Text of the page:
Glasgow is fondly known as the “dear green place” and it’s a literal translation of its name from Gaelic. With over 90 parks and green spaces, it’s certainly a very apt name for the city.
With daffodils in full bloom and lock down restrictions slowly starting to ease it seems like as good a time as any to share our favourite 5 Glasgow parks
Glasgow Green: a favourite park for all Glaswegians
Glasgow Green – This is Glasgow’s and Britain’s oldest public park and the closest one to the city centre. It comprises of 55 hectares of open space and was ratified for public use in 1450 by Bishop Turnbull. This common grazing land was used for washing, drying, bleaching linen, salmon fishing and swimming. Indeed, you can still see the washing poles on the drying green which was still in use by the city’s residents until 1977.
Its also home to the Doulton Fountain which is the largest terracotta fountain in the world, and the famous McLennan Arch. The People’s Palace which has a museum that is dedicated to the social history of Glasgow and its people can also be found here. Opposite the People’s Palace is one of the city’s most unusual buildings, Templeton on the Green, which has a detailed design based on the famous Doge’s Palace in Venice. Within this building you can find West Brewery with its beer hall and restaurant and has what must be Glasgow’s largest beer garden outside.
We’ve got a 3 year old who loves the Children’s Play Village at Glasgow Green especially since there seems to be a permanent ice cream van located next to it. There’s also a cycle centre which provides a safe space for learners and vulnerable users together with a community café.
Interested in history? Then why not walk the Glasgow Green Heritage Trail which notes 18 points of interest within the park and provides a great history of the city?
The World Pipe Band Championships are held here and its also the venue for the music festival TRNSMT.
Kelvingrove Park: a favourite park for Glasgow’s west enders
Kelvingrove Park – Heading to the west of the city, Kelvingrove Park is a classic example of a Victorian Park. It covers an area of 34 hectares and is located on the River Kelvin. Its well-loved by students, families, West End residents and tourists alike.
Here you can find Kelvingrove Museum and Art Galleries. The park also boasts five bowling greens and four tennis courts and three children’s play areas.
We love the riverside paths for walking or running and it’s a great place for a picnic.
For those interested in the history of the park, you can go on this Heritage Trail.
The Kelvingrove Band Stand was refurbished in 2014 and pre-lockdown held regular concerts throughout the summer. Their Summer Nights programme is due to recommence in 2021 and we’re hoping to be able to go to rescheduled Suzanne Vega concert!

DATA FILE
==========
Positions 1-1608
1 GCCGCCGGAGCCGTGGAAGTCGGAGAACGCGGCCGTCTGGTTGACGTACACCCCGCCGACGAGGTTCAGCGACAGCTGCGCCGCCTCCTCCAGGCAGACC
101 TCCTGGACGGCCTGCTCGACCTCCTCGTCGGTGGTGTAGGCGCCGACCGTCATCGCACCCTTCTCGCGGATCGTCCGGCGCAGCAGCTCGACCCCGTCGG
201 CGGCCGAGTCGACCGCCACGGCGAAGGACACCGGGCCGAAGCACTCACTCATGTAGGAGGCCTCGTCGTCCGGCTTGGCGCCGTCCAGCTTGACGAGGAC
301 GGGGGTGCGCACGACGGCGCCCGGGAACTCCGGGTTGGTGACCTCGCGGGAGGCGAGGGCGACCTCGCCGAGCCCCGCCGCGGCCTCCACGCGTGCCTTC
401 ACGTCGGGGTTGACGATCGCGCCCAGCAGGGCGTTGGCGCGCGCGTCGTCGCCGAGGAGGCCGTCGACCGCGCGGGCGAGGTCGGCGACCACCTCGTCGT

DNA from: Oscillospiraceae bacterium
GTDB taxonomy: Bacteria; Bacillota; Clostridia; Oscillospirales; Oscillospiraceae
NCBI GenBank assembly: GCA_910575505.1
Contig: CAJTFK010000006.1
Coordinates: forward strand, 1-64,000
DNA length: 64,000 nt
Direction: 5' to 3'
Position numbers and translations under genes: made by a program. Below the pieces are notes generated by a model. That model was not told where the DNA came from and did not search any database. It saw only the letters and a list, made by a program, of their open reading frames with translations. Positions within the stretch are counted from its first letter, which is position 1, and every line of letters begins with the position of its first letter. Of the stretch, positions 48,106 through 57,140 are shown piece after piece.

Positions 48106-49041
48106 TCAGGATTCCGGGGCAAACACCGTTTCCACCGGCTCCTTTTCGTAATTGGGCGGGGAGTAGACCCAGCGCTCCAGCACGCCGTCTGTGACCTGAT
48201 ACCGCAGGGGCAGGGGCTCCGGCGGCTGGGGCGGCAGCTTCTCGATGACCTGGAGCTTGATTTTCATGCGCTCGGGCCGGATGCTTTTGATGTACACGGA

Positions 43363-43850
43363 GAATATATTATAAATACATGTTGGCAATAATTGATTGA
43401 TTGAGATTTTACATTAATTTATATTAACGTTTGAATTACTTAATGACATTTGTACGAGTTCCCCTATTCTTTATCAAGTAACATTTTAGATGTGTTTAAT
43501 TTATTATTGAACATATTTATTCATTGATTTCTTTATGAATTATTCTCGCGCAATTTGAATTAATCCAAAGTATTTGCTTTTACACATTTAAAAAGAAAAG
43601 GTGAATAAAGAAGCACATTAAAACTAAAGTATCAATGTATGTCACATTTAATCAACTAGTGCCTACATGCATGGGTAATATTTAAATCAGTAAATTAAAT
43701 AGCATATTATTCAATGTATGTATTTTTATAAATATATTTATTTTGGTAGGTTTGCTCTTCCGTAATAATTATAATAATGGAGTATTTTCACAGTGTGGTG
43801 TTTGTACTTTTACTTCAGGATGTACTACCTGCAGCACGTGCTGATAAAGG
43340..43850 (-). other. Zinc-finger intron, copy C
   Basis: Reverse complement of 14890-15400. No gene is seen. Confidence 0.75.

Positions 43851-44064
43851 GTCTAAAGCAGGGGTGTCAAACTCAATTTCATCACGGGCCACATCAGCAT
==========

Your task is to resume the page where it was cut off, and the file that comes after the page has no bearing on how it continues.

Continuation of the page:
Pollock Park: a favourite park for the South side of the city
Pollok Park – Glasgow’s largest park is located on the southside of the city. Its also Glasgow’s only country park and was part of the Old Pollok Estate and the ancestral home of the Maxwell Family.
Pollok House is a Georgian stately home managed by the National Trust for Scotland. In fact, Pollok House was where the National Trust for Scotland was founded and was its first property. We love the home baking at the Edwardian Kitchen here. We also love to visit at Christmas time when Mrs Claus welcomes young visitors. Whilst lockdown currently means that the building is closed, the walled gardens are still worth a visit and the tearoom is offering a takeaway service. Those with kids will love the Secret Fairy Garden.
The Pollok Park Heritage Trail starts at Pollok House and takes around 2 hours.
Pollok Park is also the location of the world famous Burrell Collection with its amazing art collection. Its been closed for refurbishment since 2016 but is due to open again sometime in 2021.
A must see for us whenever we visit are the Highland Cows are we’re delighted to hear that two new calveshave recently been born!
Bellahouston Park – Staying on the south side of the River Clyde, Bellahouston Park is another extensive green space boasting a raft of sporting facilities. It also accommodates the famous House for an Art Lover designed by Charles Rennie Mackintosh.
I first learned to ski at Glasgow Ski Centre and the park also has a sports centre with an outdoor and indoor pool, hockey pitch and cycle track. The Palace of Arts also offers a range of fitness classes. This historic building is the main surviving structure of the 1938 Empire Exhibition.
The House for an Art Lover is a country house, arts centre and café built based on unrealised designs by Charles Rennie Mackintosh. In pre-covid times, we loved the café here for lunch.
Again, there is a Heritage Trail with other highlights including a maze, walled garden and various children’s play areas including Grounds for Play. Also worth finding is the sculpture Elephant for Glasgow.
Victoria Park – Our final choice is Victoria Park which is close to Whiteinch, Scotstoun, Jordanhill and Broomhill. Although smaller compared to the others on this list, it is considered by many to be the prettiest of Glasgow parks.
The park boasts a war memorial, children’s playground, boating pond with two islands, Jubilee Gates and a fossil grove.
These are all included in the Heritage Trail which should take around 1.5 hours to walk.
The Fossil Grove was discovered in 1887 and is a unique heritage site with 11 fossil tree stumps from the Carboniferous period which are around 330 million years old!
So thats it …
So, these are our favourite Glasgow parks. We’d love to hear what your views are and your highlights from visiting them.
For further information on parks in Glasgow, visit Glasgow Parks and Gardens, People Make Glasgowand My Park Scotland.
If you would like more information please do not hesitate to contact us